While the PSBD produced legislation that increased regressiveness, the PT did not reverse them, "contrary to the expectations of much of the literature on the Left's preferences in the area of taxation", highlight the authors. The PSDB and PT adopted “measures such as the granting of tax exemptions and deductions, which, combined with the regressive taxation system, did not interfere with an important pillar of income inequality in the country. In the same direction, incremental budgetary decisions by both parties, when in power, resulted in a tightening of the budget.”
In terms of public policies, the authors demonstrate the gradual construction of an wide range of policies aimed at reducing inequalities. Together, both parties acted to implement inclusive policies outlined in the 1988 Constitution, but differed in the strategies they adopted to combat poverty. As a result, they moved apart programmatically: the PSDB moved to the center-right and the PT to the center-left.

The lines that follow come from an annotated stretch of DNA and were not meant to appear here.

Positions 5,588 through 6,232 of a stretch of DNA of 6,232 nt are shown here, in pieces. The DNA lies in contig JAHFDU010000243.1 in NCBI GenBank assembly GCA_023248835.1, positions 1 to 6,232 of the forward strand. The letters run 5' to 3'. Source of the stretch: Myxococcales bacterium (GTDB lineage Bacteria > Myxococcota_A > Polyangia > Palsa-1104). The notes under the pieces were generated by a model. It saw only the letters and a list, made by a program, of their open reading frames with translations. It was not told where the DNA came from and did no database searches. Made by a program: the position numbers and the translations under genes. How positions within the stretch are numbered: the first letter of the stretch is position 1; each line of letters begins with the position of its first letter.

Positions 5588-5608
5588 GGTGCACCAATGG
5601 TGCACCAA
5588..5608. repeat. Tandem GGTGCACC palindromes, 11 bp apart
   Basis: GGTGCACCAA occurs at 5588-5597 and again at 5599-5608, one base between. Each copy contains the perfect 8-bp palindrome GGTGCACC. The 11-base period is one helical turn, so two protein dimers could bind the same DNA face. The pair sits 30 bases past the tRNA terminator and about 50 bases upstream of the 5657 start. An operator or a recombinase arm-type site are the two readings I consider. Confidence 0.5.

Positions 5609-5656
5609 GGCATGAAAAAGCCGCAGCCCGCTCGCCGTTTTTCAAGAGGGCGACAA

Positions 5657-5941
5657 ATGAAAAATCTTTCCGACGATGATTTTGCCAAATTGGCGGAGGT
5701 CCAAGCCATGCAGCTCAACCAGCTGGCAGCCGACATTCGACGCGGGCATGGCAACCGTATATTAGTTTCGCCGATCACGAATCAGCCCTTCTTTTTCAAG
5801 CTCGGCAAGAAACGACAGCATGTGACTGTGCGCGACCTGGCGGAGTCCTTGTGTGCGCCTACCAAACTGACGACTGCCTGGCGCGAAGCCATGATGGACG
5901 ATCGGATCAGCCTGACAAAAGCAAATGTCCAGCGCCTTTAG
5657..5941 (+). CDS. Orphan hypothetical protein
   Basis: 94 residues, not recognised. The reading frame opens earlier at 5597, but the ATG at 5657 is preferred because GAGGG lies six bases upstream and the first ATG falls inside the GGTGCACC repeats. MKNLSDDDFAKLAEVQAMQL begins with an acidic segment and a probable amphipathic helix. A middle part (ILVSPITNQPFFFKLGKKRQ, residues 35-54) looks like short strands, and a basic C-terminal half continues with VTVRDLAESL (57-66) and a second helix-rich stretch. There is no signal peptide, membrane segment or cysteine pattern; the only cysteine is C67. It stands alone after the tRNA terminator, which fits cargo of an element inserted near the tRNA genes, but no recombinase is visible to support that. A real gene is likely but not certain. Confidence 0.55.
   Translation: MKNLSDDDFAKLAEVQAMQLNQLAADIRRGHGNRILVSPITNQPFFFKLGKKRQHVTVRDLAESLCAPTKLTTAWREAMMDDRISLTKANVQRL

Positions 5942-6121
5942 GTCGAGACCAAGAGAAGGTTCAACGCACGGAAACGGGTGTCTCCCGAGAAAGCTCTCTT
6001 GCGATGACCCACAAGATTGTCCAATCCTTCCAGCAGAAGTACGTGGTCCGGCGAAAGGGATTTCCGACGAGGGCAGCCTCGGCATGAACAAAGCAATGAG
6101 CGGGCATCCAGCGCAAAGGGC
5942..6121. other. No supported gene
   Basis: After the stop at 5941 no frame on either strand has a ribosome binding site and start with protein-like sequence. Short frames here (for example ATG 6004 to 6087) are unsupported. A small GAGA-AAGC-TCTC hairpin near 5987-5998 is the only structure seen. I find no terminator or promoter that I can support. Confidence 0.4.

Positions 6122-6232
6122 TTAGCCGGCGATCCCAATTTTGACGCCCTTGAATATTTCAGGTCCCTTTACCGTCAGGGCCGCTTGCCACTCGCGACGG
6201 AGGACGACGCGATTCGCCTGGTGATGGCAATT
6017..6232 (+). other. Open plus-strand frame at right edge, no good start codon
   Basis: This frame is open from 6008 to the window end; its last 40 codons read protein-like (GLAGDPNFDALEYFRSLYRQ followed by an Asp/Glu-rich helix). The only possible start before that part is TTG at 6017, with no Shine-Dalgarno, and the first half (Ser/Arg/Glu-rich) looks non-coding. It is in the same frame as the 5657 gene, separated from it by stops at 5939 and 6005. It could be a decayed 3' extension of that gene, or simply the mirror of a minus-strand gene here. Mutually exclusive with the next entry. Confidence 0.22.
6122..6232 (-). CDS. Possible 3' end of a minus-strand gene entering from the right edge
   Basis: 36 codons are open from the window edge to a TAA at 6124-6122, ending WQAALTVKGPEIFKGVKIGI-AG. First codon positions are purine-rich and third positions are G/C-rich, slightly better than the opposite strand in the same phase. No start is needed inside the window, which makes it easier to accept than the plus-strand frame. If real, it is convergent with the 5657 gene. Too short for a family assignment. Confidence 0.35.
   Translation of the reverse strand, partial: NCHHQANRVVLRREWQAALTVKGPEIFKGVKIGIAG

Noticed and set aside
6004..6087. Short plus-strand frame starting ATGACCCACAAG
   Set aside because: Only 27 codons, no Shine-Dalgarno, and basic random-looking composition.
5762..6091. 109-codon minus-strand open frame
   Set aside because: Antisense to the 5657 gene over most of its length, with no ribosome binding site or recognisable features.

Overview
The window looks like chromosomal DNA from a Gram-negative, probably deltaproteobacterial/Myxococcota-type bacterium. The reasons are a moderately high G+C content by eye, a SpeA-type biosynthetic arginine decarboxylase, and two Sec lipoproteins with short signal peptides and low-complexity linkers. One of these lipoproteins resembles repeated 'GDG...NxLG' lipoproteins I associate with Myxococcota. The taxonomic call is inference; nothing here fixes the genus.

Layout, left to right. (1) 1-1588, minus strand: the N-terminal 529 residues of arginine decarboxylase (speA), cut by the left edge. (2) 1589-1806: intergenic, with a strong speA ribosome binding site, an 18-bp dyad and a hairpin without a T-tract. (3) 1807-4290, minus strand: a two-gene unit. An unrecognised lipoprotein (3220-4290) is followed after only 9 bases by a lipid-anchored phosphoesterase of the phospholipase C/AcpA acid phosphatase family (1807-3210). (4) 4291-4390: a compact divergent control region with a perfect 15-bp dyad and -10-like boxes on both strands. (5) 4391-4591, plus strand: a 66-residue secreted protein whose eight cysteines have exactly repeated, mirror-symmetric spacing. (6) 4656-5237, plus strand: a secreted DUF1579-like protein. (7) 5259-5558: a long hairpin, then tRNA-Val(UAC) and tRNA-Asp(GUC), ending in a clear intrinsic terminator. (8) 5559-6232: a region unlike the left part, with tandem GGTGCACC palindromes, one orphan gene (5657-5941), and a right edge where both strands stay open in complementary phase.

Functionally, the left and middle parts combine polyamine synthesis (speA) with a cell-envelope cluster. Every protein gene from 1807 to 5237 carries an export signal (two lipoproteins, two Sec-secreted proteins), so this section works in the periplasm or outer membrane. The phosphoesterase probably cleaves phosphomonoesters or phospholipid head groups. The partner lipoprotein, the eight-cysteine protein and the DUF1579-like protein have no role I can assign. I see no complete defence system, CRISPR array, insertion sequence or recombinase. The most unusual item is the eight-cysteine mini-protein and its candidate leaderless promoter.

Over the period, we have moved towards universal access to health, education and social protection. Economic stability led to a fall in poverty and social inclusion policies contributed to a fall in inequality during the years of economic growth, in addition to the formation of a social protection cushion following the onset of a prolonged crisis in 2014. The federal government returned to play a central role in urban policy, as well as in policies to encourage infrastructure development.